From cotton to clothes - the process
The process for the creation of cotton into clothing is a simple one that all beings with the wondrous cotton plant. The cotton ball that the plant produces is the end result of the flower of the cotton plant. Once the flower dies and falls off, all that is left are the cotton bolls and the seeds. This is what is harvested around the world. The planting of cotton occurs in warm climates on every continent in the world except Antarctica.
The harvesting of the cotton boll can be done by hand or by mechanical means. Today most of it is still handpicked. The next step is the separation of the cotton fibers from the seeds and the pods in a cotton gin. The cotton gin combs the cotton fibers until only the lint is left. This lint is then collected and compressed to make bales which weigh about 500 pounds each. Each bale is professionally assessed to determine the length, color and cleanliness of the cotton.
The bales of cotton are then sold to textile mills. This is the place that the loose cotton fibers are sorted by their length. Only the longer fibers are suitable for spinning into thread. The shorter fibers are separated out and sent to other industries for use in paper products along with many other uses. The longer fibers are again combed. This aligns them into a sliver which is then spun into thread.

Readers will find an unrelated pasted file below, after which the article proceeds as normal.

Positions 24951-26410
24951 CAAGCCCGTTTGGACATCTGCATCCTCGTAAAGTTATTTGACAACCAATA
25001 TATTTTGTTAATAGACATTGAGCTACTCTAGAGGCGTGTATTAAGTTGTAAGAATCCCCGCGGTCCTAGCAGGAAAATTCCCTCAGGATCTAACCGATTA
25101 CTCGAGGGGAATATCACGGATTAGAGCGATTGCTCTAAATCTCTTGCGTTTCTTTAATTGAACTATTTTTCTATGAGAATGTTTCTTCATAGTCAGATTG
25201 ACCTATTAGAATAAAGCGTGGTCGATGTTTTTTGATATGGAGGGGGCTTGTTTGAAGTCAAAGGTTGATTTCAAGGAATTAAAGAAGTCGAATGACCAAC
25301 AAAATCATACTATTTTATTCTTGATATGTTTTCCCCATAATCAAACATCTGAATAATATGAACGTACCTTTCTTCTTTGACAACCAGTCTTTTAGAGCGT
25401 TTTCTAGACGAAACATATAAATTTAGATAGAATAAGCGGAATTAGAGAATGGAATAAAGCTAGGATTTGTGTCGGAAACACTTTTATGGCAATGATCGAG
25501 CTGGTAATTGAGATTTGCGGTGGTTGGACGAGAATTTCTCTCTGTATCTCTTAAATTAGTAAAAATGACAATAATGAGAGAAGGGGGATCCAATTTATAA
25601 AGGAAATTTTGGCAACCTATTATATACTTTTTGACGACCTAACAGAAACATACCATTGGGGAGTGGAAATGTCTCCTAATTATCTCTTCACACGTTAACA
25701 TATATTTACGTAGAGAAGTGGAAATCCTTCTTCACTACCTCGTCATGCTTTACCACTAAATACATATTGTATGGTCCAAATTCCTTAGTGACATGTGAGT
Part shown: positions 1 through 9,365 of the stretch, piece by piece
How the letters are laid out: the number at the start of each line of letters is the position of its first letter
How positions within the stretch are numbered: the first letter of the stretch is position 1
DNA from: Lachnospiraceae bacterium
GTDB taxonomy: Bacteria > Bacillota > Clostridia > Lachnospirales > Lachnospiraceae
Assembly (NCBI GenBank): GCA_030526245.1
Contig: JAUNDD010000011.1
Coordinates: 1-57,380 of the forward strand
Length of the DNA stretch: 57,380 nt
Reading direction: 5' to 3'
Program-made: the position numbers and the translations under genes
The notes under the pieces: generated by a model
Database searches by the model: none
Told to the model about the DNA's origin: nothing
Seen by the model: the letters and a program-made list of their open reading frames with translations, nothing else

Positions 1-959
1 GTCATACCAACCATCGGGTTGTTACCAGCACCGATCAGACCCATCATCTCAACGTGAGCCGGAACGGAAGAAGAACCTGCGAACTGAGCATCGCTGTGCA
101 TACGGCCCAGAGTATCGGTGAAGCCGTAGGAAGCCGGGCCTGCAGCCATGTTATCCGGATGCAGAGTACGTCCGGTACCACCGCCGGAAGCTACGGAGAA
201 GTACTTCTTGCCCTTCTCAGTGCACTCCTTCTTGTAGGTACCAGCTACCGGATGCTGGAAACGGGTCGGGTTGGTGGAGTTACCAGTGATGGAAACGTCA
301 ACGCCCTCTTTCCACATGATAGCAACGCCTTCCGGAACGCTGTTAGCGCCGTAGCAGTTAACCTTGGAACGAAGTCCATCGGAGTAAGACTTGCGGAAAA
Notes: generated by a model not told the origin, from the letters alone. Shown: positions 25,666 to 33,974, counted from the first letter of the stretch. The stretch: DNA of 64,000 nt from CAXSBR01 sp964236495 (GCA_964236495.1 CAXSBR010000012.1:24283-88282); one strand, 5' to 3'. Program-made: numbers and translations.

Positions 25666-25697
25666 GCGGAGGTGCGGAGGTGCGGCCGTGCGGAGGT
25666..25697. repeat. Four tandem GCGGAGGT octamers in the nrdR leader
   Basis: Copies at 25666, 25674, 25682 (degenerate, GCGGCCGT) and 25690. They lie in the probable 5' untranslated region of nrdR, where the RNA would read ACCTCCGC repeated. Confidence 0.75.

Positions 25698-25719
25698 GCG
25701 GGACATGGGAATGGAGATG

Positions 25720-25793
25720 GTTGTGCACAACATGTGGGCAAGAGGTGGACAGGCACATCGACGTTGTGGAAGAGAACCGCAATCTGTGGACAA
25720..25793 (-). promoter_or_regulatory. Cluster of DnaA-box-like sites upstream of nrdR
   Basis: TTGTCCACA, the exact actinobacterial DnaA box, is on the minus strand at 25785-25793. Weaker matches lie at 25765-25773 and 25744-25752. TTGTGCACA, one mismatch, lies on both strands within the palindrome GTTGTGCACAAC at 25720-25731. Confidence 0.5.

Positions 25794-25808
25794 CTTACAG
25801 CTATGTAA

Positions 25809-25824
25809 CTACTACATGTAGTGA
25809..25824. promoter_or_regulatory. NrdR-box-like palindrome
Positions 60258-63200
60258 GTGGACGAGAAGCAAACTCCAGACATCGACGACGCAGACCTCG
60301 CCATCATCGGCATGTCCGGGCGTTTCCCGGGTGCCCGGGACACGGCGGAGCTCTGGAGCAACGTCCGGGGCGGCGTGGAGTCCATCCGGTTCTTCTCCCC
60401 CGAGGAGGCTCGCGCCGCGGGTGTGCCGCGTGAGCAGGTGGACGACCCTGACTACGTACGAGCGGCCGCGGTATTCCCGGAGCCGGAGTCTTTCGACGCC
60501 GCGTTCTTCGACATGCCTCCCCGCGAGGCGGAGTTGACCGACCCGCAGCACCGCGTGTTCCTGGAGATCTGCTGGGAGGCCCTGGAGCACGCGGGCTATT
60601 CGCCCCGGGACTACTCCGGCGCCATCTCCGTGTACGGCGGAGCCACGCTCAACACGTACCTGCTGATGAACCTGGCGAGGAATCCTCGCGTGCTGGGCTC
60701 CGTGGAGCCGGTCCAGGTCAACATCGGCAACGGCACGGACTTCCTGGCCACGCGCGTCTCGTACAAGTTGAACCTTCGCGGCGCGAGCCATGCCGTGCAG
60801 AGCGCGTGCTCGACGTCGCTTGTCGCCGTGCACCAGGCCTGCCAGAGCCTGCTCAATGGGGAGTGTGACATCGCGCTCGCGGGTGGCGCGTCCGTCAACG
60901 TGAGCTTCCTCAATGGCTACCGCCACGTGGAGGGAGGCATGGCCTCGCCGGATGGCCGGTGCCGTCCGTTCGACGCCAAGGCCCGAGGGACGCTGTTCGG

Once the cotton is made into threads, it can proceed to the dying process or bleaching process for white thread. Once the threads are dry they can move to the looms. It is the looms where the actual fabric made of cotton is created. In the looms the threads are placed vertically which are referred to as warps. The horizontal threads are called weft. The wefts are connected to a bobbin and held in the shuttle of the loom. With each pass of the bobbin a new layer of thread is pressed downward against the previous one. The weft threads are alternatively shifted with each pass of the bobbin and with this action repeated many times a fabric is created.
To create different types of weaves, the waft threads are lifted and lowered in different but precise patterns. Each sequence is made for a particular type of weave. The variations in weaves are also accomplished by the pattern that is followed, the tightness the threads and the number of threads per inch in the fabric.
Once the fabric is made it can then be sent the factories that create the many different types of garments. This is where the fabric is cut and sewn together to make the shirts, pants and other clothing items that people wear today. This finishing of the clothing items is done mostly by hand. Then the cloths are packaged up and sent to the stores or outlets for the consumer to purchase.